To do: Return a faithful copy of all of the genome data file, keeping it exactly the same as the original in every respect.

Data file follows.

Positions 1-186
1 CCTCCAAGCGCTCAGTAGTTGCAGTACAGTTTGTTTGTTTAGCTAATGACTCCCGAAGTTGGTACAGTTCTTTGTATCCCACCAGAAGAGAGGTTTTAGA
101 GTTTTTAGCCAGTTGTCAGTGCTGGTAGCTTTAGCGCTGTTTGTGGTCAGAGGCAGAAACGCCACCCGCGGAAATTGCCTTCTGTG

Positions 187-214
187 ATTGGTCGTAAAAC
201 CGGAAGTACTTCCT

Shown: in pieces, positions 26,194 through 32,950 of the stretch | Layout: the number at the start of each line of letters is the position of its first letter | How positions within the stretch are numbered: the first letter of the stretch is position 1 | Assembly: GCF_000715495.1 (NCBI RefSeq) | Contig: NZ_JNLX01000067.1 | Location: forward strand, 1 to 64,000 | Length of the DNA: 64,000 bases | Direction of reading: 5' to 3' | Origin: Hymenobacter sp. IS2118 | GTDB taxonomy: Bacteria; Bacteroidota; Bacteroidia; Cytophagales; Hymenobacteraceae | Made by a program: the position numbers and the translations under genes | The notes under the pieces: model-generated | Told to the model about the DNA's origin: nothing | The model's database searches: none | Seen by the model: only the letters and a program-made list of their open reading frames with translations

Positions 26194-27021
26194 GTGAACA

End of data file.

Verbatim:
Positions 1-186
1 CCTCCAAGCGCTCAGTAGTTGCAGTACAGTTTGTTTGTTTAGCTAATGACTCCCGAAGTTGGTACAGTTCTTTGTATCCCACCAGAAGAGAGGTTTTAGA
101 GTTTTTAGCCAGTTGTCAGTGCTGGTAGCTTTAGCGCTGTTTGTGGTCAGAGGCAGAAACGCCACCCGCGGAAATTGCCTTCTGTG

Positions 187-214
187 ATTGGTCGTAAAAC
201 CGGAAGTACTTCCT

Shown: in pieces, positions 26,194 through 32,950 of the stretch | Layout: the number at the start of each line of letters is the position of its first letter | How positions within the stretch are numbered: the first letter of the stretch is position 1 | Assembly: GCF_000715495.1 (NCBI RefSeq) | Contig: NZ_JNLX01000067.1 | Location: forward strand, 1 to 64,000 | Length of the DNA: 64,000 bases | Direction of reading: 5' to 3' | Origin: Hymenobacter sp. IS2118 | GTDB taxonomy: Bacteria; Bacteroidota; Bacteroidia; Cytophagales; Hymenobacteraceae | Made by a program: the position numbers and the translations under genes | The notes under the pieces: model-generated | Told to the model about the DNA's origin: nothing | The model's database searches: none | Seen by the model: only the letters and a program-made list of their open reading frames with translations

Positions 26194-27021
26194 GTGAACA